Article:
Metallization in mass and masstige [packaging] or the use of metal in prestige continues to have universal appeal, as well as decoration md surface treatments that offer various textures and tactile sensations, according to Pyrzensld, of QRS.

At The Packaging Company, Salemi says reverse oxidation has been a favorite printing method for aluminum components, to create shiny, clean (and permanent) decorations. He adds that as far as embellishments, "Debossing and embossing have been a great way for companies to personalize a package; it's easy and quick to manufacture without the high costs of having an entire item customized."

Another trend Salemi has noticed is one in which brands are mixing matte and glossy finishes in both printing and packaging materials in order to get a more dimensional look. "The contrasting elements are another way to really help packaging stand out without having to USC a lot of color," he says.

Sometimes the decoration is in the till itself. Verla designs innovative filling concepts and Vignone says, "Recently we've done some unique tube-within-a-tube and side-by-side tubes and extremely large diameter tubes and tubes with different fill Livers." She says since innovative visual filling concepts provide impulse purchases, this is an important area where Verla helps companies by creating these one-of-a-kind designs.

Sampling Color

Never before have samples of color cosmetics played such a large role in engaging consumers and inspiring chem to purchase full-size products.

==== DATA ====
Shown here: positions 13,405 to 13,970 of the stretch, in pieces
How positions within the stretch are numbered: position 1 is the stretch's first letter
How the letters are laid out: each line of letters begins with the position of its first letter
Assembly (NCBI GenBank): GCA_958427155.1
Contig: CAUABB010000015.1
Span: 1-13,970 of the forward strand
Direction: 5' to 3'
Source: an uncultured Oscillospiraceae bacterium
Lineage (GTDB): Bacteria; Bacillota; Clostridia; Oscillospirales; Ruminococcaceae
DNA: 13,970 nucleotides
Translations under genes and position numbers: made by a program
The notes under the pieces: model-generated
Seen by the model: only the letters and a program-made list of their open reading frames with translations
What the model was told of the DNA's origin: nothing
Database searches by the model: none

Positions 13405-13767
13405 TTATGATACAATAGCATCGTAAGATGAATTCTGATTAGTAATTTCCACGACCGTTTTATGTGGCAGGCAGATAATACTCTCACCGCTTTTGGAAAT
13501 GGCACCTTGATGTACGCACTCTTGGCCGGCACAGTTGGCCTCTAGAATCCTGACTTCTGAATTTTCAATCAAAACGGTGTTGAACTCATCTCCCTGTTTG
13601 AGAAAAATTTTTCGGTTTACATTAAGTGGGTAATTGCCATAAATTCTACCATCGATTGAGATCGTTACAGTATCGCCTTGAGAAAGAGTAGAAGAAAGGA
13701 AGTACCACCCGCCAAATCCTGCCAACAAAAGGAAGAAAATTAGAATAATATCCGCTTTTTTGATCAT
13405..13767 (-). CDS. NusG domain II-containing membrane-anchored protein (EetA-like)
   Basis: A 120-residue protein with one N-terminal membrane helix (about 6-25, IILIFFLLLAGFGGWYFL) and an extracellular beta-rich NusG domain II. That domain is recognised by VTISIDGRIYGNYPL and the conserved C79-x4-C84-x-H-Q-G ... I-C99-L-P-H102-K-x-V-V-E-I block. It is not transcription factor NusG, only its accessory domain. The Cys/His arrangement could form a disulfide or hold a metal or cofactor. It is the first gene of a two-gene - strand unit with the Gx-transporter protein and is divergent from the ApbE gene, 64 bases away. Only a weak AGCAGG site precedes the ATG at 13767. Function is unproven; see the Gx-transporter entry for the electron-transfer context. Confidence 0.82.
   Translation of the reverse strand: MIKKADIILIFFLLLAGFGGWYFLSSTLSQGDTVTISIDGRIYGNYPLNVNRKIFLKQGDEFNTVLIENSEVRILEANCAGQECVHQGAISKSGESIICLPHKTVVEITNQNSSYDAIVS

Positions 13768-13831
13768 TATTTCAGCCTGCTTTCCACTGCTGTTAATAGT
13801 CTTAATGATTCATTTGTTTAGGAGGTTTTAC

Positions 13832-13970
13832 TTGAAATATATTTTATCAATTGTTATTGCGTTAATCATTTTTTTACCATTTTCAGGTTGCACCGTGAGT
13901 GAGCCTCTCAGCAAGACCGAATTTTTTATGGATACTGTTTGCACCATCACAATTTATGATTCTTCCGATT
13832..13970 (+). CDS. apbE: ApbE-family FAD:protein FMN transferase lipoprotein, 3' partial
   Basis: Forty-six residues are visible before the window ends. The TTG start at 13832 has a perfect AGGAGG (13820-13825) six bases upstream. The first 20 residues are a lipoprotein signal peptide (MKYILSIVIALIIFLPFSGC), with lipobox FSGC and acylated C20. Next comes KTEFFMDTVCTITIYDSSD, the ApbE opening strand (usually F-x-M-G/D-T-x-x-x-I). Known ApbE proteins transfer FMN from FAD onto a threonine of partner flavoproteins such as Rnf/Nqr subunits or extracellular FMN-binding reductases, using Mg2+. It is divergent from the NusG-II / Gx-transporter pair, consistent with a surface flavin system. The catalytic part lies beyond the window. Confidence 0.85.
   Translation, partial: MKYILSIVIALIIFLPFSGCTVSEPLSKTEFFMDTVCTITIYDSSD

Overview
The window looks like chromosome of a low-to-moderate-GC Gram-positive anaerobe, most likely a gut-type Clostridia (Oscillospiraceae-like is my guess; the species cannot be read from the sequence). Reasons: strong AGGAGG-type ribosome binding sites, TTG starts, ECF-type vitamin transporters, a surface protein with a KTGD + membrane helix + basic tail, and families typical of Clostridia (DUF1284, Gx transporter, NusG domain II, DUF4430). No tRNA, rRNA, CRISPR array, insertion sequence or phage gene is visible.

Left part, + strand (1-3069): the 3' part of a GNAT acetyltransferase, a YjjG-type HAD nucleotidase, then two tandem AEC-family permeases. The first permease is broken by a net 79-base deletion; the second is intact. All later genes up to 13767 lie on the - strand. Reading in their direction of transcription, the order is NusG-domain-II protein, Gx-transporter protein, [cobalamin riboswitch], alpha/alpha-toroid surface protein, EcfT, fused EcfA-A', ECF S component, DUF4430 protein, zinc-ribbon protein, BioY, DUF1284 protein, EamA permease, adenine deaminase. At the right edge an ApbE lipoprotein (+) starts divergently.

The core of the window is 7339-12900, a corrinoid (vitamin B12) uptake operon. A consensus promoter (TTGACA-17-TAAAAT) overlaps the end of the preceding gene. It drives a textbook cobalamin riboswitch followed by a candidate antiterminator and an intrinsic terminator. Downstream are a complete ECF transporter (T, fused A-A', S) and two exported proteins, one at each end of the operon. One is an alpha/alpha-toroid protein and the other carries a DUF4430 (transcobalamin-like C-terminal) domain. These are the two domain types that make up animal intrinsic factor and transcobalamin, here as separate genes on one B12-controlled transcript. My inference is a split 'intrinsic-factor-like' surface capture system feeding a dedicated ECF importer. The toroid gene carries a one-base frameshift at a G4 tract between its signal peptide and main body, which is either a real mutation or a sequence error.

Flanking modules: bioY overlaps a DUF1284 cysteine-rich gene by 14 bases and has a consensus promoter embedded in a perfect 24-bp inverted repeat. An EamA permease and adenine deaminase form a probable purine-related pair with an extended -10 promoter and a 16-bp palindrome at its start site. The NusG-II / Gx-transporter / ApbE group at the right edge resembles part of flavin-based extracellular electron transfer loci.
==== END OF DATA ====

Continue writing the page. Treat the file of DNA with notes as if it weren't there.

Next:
Diane Crecca, senior vice president, sales, marketing business development, Arcade Marketing, says sampling campaigns for color cosmetics have become increasingly popular. She says any category of color cosmetics lends itself to sampling technology. "You can try the shade on your skin; test emollients for texture and shade; or determine coverage."

Sampling has grown, says Crecca, due to the marketing challenges in chain retailers. "These samples can become the only way 3 potential customer can try before they buy, due to product either behind lock and key, or hermetically sealed."

One of the trends Arcade is seeing is more of a variation in color--more than one color on eyes and lips; each nail a different color; two or more colors on each nail; or a complementary bronzer, highlighter and foundation.

"In that light, says Crecca, "we're also doing multiples in sampling as well. For Cover FX, Arcade has combined three colors of foundation on a bind-in card. "Consumers want options--so we can show them three--and that way they know they have a choice and can find a good match, she explains.

Color Optics by Arcade recently produced a tiny handout box for Urban Decay, called Seven Days of Shadow, which features eight eye color shades--seven shades of the brand's iconic colors along with its "legendary" primer.

What's Ahead

Back to Minters Mixologiste trend, Vivienne Rudd, director of insight, Beauty & Personal Care, Mintel, says: "It's an exciting time tbr color cosmetics, which have extended their scope into some unexpected areas. Hair chalks blend makeup with temporary colorants, primers now extend to pre-styling treatments and CC creams have moved beyond facial color cosmetics into nail care, lipsticks and even hair care. The coming years will see even more developments as manufacturers build on the excitenwnt and pique consumers interest in more adventurous formats and claims."

For more on Color Cosmetics Packaging, please see our Online Exclusive from Mintel at www.beautypackaging.com

Written by Jamie Matusow, Editor